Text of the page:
Fast forward again 19 months from my first born to my second son. This time, I thought, will be no problem. Surely I wouldn’t have to give up any food this time around. I mean, come on, my mom nursed 7 kids and never gave up anything! So Gideon was also born at home although with a different mid wife since my hubby had left the Marine Corps and we had moved back to our home state. Nursing started out great, we had the first week of pain while the nipples toughen up, but it truly wasn’t that bad. Then at a month old I started having pain again. I’ll just wait it out, I thought. It’s probably from nursing at night or something. After about a week it got worse and worse, one of my nipples was cracked in 5 different places and every time my son latched on it would reopen those cracks. I was bright red on both sides, which I thought was weird but just kept with it. Finally I broke down; the pain was just too great. I told my husband I was ready to quite, I told my mom I was ready to quite. I. had. had. enough. I would sit crying holding my poor son (also crying) while I got up the nerve to latch him on. “Okay sweetie! Ready?? Mommy isn’t ready. Okay, ready? One, two, three! AWWWWWWW.” For some reason, yelling out loud really helped me, although this can be greatly disturbing to your little tyke. 🙂 So through my tears my mom tells me that it’s weird that I am having pain again. “Maybe something’s wrong,” she says “Have you googled anything? Maybe you have thrush”. Hummm, well okay. So I start googling again and thrush keeps coming up. So off we, my mom, me, my sister, and baby go, to the nursing consultant at the local hospital to see what she says. Turns out my mom was right, something was wrong and it was thrush. Thrush is not fun, but you can beat it if you try hard enough. My son and I battled it for two months but finally got rid of it. Many thanks to all the home remides that people have put in their blogs and other places on the internet, couldn’t have done it without you. To make matters worse, Gideon also started a nightly crying of about 4 or 5 hours every evening. He did similar things as his older brother, pulling his legs up, lots of gas, and a very distressed look on his face. So I gave up dairy. After 3 weeks and there was no change, I was so discouraged. I remembered all the research I did with James and sadly the next food to give up is wheat. I didn’t want to do that at all. “It’s not fair,” I whined to my mom. “I hate breastfeeding.” So guess what? I gave up wheat, and it made the biggest difference! All the crying stopped, and I had a happy baby again.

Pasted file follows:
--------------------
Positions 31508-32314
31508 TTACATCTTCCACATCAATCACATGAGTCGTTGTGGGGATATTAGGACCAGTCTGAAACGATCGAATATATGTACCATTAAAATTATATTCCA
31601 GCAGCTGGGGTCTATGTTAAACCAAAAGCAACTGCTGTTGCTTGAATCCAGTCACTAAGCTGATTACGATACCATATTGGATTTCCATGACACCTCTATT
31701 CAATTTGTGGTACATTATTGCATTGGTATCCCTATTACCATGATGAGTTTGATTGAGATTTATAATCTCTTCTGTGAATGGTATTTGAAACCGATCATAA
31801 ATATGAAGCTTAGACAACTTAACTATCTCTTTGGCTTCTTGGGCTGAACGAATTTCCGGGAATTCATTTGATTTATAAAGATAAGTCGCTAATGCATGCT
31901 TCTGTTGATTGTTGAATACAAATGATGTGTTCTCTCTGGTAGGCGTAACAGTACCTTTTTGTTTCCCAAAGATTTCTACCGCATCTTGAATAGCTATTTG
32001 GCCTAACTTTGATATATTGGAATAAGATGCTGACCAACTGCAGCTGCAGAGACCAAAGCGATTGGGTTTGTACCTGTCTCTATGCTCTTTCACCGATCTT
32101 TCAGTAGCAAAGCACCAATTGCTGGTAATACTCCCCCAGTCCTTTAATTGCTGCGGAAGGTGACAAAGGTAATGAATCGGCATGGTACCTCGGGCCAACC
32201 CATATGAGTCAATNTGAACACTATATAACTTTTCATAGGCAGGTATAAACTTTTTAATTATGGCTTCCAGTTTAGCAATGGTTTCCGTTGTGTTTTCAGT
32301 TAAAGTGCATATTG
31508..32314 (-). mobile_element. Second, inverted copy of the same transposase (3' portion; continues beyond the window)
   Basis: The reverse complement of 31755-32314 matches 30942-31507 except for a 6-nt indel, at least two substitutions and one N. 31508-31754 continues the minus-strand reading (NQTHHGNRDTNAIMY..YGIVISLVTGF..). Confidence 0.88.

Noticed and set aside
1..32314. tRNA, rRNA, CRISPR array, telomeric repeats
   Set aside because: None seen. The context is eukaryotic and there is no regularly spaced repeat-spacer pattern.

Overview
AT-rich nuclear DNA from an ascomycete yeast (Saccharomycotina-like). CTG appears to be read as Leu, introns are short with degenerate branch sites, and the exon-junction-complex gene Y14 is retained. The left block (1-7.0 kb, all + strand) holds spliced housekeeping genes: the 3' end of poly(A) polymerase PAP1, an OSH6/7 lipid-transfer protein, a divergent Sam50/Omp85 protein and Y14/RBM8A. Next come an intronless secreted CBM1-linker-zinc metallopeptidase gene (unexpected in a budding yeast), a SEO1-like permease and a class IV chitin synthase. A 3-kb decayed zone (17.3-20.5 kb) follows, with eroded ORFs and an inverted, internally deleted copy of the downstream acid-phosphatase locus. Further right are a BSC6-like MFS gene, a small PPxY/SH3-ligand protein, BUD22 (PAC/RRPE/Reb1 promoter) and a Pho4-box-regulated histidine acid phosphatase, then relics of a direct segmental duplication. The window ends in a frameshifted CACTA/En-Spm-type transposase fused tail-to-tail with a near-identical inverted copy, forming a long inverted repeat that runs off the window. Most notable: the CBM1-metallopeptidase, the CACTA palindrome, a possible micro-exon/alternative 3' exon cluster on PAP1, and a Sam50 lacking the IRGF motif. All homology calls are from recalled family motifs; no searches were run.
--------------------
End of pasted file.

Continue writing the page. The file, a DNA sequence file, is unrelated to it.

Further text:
The online breastfeeding support I have gotten has been invaluable. I was clueless on how to eliminate all these foods from my diet. The blogs and websites other moms have taken time to write and organize is such a great source of info. My second son is 9 months now and I love breastfeeding. It’s a great bonding experience and one that I would miss greatly if I had quit. So are you having problems? Do you want to quite? Been there, done that. My advice is skip the medical and doctor websites and read the mom blogs, and websites made by moms and mid-wives. You can have a GREAT breastfeeding experience if you really want it. Don’t give up, mommy!
By far the best website for milk allergy/sensitivities:
http://kellymom.com/ ; http://www.mothering.com/community/t/941918/wheat-allergies-breastfeeding ; http://www.loveyourbaby.com/foods-to-avoid-while-breastfeeding.html ;
And for Thrush:
~The Breastfeeding Book by Martha Sears, R.N. and William Sears, M.D.
~The New Bestfeeding: Getting breastfeeding right for you By Mary Renfrew, Chloe Fisher, and Suzanne Arms.